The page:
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Lauren Book proposes homeowners’ insurance rebates for low-income seniors

Qualified recipients would get 10% back on their yearly premiums, paid through the state general fund.

As uncertainty persists in Florida’s property insurance landscape, Senate Democratic Leader Lauren Book has an idea for how to help the state’s less well-to-do seniors keep a little extra cash after paying their yearly bill.

Book filed a measure (SB 348) that would give low-income residents older than 65 10% back on the homeowners’ insurance premiums they pay for their primary residence.

The proposed program, appropriately titled “Insurance Rebate Program for Low-Income Seniors,” would be available to those with an income less than 200% of the federal poverty level.

The federal poverty level in 2023 is $14,580 for individuals and $5,140 for each additional family member.

“In the face of Florida’s ongoing property insurance crisis, we’re fighting to provide relief to low-income seniors from skyrocketing premiums,” Book said in a statement. “Our state economy is booming, but seniors in my district are on the brink of losing their homes because they cannot afford property insurance. That is just not acceptable.”

If approved in the 2024 Legislative Session, SB 348 would authorize the use of unallocated state general revenue funds to cover the rebate costs.

Qualified recipients would have to apply to the program by filling out a form approved by the Department of Financial Services (DFS) no later than June 30 of the year after the eligible person paid their last homeowners’ insurance premium. They must also provide documentation verifying the payment and proof of their primary residence.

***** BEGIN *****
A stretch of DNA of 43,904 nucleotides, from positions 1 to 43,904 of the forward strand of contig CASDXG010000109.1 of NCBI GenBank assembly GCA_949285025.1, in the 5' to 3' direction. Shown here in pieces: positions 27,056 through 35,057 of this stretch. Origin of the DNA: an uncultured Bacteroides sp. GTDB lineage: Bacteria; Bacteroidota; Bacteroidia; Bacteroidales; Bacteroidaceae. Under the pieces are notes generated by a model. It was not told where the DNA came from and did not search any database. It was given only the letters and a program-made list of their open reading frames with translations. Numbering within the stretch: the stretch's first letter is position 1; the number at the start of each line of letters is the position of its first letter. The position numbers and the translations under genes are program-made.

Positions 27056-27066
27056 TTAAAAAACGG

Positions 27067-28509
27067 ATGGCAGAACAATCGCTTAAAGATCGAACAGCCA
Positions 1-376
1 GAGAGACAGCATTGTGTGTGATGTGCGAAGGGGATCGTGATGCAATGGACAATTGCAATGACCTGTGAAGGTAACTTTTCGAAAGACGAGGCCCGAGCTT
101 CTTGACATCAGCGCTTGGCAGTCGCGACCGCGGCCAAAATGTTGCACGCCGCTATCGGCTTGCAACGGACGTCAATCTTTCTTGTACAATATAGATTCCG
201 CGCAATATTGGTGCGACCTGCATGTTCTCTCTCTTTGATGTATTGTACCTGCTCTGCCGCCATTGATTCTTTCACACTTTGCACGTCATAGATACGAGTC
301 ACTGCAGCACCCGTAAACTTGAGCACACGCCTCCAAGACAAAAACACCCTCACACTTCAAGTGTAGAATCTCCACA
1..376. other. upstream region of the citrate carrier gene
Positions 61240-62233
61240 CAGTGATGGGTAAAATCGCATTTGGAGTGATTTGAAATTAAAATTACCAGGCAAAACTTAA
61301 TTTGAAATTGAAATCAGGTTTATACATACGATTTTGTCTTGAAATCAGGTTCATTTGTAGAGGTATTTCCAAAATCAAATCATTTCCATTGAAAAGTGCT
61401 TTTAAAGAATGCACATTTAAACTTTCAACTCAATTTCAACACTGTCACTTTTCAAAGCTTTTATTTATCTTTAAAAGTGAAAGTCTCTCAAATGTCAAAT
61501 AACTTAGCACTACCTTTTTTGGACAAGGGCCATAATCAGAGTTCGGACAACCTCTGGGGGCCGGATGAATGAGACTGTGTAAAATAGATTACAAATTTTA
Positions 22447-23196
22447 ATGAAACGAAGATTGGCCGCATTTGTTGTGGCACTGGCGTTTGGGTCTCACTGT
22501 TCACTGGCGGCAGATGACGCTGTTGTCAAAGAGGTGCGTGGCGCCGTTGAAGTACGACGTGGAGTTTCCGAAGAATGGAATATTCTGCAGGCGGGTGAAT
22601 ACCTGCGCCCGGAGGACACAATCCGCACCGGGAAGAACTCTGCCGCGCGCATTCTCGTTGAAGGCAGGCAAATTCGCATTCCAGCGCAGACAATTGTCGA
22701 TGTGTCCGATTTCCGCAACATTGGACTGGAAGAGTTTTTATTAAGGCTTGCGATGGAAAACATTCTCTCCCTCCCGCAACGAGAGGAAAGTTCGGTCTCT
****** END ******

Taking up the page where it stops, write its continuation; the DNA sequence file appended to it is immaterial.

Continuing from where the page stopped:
DFS would then issue them a check or remit funds to their bank accounts through direct deposit equal to 10% of the sum they paid in homeowners’ insurance.

Book’s proposed program follows years of rising housing and insurance costs across the Sunshine State, leading to multiple Special Sessions and legislation to alleviate the issues.

As part of the effort to stabilize the insurance market, Florida’s insurer of last resort, Citizens Property Insurance, offloaded hundreds of thousands of policies last month to private insurers through a “depopulation program” lawmakers authorized.

Lawmakers also passed multiple measures in the last year to shield insurers from lawsuits policyholders may file against them, but did not provide their customers with the same protections.

Despite those changes, companies like Farmers Insurance and Progressive have cut coverage for hundreds of thousands of Floridians while premiums continue to rise — prompting both Republican U.S. Sen. Rick Scott, the state’s immediate past Governor, and the Democrat challenging him next year, former U.S. Rep. Debbie Mucarsel Powell, to call for more action.

SB 348 would help, Book said.


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